'If ever I served my country, it was by earning the label 'anti-national' in the age of Modi,' says Mitali Saran.
Illustration: Uttam Ghosh/Rediff.com
Since the last award I won was in college, and since I expected to go to my grave without ever getting another, my ears became pink with pleasure when a friend showed me that I'd been featured on a kind of honour roll poster put out by some Web site.
It's one of those Web sites that lives in the gutters of the Internet, and one of those posters where they steal your face off a newspaper column and paste it among other faces on a saffron and yellow background, with explicatory text about leftist rumour-mongering anti-nationals, and artworks consisting of explosives and jolly red blood spatters.
One does not like to be boastful, but one did allow oneself a brief moment of emotion.
Recognition at last! -- and sweeter still for being shared with a number of other faces that I know and respect.
I immediately began composing an imaginary acceptance speech in my head, and got as far as "This award really belongs to us all..." before choking with imaginary stage fright.
I shared my modest accomplishment with my family. My mother, who is impossible to please, did not even try to look happy.
My sister said she felt sick. 'Honour', 'hit list' -- you say potato, I say potahto.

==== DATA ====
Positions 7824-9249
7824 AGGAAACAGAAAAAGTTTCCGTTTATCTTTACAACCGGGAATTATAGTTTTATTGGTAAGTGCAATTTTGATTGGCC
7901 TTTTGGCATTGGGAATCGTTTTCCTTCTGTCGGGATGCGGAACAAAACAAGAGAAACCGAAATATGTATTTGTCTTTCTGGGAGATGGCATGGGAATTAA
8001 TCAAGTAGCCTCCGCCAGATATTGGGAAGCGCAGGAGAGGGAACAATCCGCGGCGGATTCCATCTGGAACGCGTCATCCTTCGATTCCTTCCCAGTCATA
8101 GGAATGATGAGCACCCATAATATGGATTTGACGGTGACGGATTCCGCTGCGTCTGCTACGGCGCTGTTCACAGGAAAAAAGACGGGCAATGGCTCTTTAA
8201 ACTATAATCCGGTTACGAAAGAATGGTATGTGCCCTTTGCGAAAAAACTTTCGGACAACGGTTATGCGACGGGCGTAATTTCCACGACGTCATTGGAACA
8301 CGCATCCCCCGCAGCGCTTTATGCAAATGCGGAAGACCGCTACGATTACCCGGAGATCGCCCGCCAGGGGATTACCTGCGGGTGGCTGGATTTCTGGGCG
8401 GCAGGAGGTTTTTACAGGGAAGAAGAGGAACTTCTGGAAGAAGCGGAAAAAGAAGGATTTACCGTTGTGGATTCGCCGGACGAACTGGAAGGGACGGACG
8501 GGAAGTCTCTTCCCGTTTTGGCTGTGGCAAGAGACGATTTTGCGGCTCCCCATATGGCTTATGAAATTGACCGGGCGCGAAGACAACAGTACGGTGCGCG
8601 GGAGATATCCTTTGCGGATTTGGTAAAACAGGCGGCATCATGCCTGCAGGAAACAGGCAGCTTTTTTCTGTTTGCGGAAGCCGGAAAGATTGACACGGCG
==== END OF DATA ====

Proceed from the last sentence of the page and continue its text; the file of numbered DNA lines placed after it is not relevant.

My brother didn't answer his phone, which is so normal that I think he may have secretly listed the whole family under 'Don't Pick Up'.
Anyway none of them was happy for me, which I plan to keep in mind when I write my will.
Luckily there are friends and colleagues and perfect strangers on social media to step in when your family lets you down, and several people congratulated me warmly.
Of course, awards inevitably come with a comet tail of envy and recrimination.
Why wasn't I on this list? people asked angrily.
Why you, or her, or him? You must have pulled strings.
Where do I apply to get on this list? I'm just as anti-national as these people, why are they ignoring me? And on and on.
Some of them even rang up other people to needle them about not being featured despite being fully deserving of a spot.
People can be so petty. But at least it was because they, unlike Some People who may no longer be my nominees, could see that making it into such a publication means something good.
I am hardly blind to the nasty intent of this poster, and of all the other similar lists that are routinely compiled and shared on Facebook and on Whatsapp, of people who have criticised the right wing or the BJP government, or signed inconvenient petitions. Circulating these lists is mostly meant to intimidate, and if something bad happens, well, what's a list compiler to do?
But there is nothing funny about homicide, so it's a good thing that at least one co-awardee has taken this poster to the police.
And it's equally a good thing that despite knowing all of this, so many other people are clamouring to be on it too.
For my part, I am going to print out a screenshot, and frame it, and hang the whole tiny thing on my wall.
Let me say it again: It feels good to be an anti-national pin-up, even if the pins are meant to poke one's eyes out.
Because if ever I served my country, it was by earning the label 'anti-national' in the age of Modi.
I'm trying not to begrudge my family for throwing cold water on my warm glow. But they should know that one can only try -- I don't promise anything witnessed and notarised.